Category Archives: Story

Week 12 Story: One City Dog Saves the Day

Image result for largest palace in england

In the largest castle of occupied residence, Windsor Castle, located 20 miles west of London lives King Great, Queen Awesome, and their royal family. Accompanying the family is dozens of dogs. They have guard dogs, palace dogs, and even the visiting outside city dogs. Every day the king drives through the city on his chariot pulled by two white, gorgeous horses switched daily between the six they owned. After a long day, the trainers take the horses to the stable for a good night’s rest. The chariot is left by the stable with the harnesses and tack atop, and not touched until the next day.

On this quiet night with stars shining bright in the night sky, the palace dogs were feeling mischievous after the king had gone to bed and the horses were back in their stables.

“Let’s have some fun tonight. The king and queen will never know,” the chief palace dog said to the rest of the palace dogs, assuring for no trouble because everyone was asleep. Immediately, the dogs took the leather harnesses and used them as dog toys. They bit, growled, swung, and passed the harnesses from dog to dog not realizing the damage they were creating.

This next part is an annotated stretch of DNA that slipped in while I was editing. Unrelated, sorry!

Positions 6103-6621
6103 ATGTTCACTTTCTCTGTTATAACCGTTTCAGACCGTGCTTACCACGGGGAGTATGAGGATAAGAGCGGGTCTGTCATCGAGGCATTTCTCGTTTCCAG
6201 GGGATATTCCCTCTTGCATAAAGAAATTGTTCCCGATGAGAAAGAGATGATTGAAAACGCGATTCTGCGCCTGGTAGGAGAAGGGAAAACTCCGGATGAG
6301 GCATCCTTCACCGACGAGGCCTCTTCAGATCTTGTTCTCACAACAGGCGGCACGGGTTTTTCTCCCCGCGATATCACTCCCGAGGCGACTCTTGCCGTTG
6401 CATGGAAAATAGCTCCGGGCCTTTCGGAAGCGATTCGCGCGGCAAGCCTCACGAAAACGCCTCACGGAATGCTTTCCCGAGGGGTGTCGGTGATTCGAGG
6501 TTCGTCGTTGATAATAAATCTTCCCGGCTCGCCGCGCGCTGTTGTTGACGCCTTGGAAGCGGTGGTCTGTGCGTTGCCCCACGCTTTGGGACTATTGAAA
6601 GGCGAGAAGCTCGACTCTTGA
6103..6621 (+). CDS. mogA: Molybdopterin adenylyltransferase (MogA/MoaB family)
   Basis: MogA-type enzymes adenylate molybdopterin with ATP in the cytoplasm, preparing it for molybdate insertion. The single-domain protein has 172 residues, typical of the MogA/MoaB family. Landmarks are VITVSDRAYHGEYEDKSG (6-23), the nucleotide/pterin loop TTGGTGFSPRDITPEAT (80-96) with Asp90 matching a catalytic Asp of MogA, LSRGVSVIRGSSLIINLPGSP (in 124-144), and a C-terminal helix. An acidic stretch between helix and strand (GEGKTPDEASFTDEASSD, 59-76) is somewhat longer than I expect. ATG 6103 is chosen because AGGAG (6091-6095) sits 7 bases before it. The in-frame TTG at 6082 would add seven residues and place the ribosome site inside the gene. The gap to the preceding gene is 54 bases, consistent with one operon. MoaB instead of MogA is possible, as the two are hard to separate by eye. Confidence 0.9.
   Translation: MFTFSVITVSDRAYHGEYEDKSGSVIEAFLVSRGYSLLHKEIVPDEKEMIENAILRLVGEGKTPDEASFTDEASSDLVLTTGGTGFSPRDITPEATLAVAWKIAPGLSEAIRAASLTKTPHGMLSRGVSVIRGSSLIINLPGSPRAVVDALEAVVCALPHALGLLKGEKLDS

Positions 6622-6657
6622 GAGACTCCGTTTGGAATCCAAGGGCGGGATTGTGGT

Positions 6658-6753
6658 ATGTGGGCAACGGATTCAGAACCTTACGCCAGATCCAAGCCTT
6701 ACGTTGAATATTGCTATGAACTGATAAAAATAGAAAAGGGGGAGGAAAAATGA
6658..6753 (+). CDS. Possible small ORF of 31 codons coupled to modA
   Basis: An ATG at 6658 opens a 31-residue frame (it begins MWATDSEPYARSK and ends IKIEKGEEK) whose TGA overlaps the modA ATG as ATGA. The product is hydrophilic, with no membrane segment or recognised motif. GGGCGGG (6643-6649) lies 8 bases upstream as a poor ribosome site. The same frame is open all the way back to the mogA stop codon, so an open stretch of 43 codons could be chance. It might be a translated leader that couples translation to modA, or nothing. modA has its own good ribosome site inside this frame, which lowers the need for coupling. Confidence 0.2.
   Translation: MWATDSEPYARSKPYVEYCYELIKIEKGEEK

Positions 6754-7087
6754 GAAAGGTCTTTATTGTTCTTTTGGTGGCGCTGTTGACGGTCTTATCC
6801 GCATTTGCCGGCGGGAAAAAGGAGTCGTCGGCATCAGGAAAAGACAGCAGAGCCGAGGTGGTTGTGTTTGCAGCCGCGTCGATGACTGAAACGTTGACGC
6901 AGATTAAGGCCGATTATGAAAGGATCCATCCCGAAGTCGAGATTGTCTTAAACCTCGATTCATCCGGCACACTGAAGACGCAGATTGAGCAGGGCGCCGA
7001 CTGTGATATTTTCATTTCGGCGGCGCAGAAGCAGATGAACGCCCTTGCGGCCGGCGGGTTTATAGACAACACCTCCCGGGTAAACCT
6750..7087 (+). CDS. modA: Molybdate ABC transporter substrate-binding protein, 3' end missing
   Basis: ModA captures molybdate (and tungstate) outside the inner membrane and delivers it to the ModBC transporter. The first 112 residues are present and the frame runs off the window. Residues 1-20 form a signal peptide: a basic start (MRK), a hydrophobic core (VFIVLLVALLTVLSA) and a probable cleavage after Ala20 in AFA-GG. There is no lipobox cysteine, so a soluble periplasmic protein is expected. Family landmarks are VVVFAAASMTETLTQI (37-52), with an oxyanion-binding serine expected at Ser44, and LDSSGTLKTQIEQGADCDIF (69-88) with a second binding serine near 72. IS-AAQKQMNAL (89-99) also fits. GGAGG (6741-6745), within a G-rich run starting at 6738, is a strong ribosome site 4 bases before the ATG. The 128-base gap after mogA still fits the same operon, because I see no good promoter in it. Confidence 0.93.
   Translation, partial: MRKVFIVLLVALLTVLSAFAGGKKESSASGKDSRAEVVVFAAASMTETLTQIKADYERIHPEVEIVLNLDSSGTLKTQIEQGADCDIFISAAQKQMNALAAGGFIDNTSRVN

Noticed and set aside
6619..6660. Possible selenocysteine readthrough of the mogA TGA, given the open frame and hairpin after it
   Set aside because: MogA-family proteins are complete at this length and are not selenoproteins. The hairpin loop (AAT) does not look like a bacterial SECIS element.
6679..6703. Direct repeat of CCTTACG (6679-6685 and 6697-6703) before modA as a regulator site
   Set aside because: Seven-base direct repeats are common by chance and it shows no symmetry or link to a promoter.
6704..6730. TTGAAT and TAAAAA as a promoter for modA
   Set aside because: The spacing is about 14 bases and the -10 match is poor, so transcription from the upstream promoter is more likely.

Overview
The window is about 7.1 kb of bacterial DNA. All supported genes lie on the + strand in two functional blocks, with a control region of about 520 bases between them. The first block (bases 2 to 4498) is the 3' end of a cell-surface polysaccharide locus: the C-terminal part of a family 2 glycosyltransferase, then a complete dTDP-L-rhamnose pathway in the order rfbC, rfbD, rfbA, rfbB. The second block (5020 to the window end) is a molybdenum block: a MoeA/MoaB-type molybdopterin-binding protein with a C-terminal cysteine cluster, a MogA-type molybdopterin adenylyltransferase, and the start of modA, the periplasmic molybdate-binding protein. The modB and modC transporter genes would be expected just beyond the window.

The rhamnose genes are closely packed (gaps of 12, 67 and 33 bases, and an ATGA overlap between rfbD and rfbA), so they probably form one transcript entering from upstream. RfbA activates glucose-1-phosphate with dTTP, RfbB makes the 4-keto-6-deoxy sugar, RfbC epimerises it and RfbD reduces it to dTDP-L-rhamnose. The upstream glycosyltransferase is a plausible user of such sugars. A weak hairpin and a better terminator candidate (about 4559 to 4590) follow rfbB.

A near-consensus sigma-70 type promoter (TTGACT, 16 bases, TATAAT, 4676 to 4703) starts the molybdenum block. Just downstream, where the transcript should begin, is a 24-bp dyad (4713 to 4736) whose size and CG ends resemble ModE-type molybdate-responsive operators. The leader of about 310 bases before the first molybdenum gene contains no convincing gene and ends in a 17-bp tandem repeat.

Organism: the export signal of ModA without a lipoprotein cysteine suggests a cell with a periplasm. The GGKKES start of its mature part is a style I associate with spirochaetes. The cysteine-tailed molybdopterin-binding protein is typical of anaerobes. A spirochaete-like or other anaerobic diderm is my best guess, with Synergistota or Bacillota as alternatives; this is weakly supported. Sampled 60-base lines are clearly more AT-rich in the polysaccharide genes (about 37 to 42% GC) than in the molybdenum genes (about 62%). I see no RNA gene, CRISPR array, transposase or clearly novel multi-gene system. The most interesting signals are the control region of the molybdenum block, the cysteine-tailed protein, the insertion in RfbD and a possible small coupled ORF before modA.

“Everybody STOP!” yelled the chief dog as he began to notice total destruction.

“We must fix this disaster. We will be forced outside the palace if the king finds his harnesses all destroyed,” he continued, with tears in his eyes.

The dogs ran around the palace looking for new harnesses, leather repair machines, anything. With no luck on their side, the dogs shrugged accepting their fate.


“Chief, look what I found for y’all!” yelled one of the visiting city dogs.
He reached out his paw with brand new harnesses and tack.
“We found these at the palace 15 miles from here when we heard of the disaster. The king and queen there were very friendly and gladly gave their harnesses and tack to me,” he continued.

The chief’s eyes lit up. He was thrilled. How could an outside city dog be friendly enough to save the lives of all palace dogs living at Windsor Castle.

“Thank you so much, I will repay you,” spoke the chief dog.


The next day the king awoke and walked to his chariot prepared by the trainer, awaiting him.

“Wow, the tack looks wonderful. Thank you so much for blessing me with new tack,” the king said to the trainer.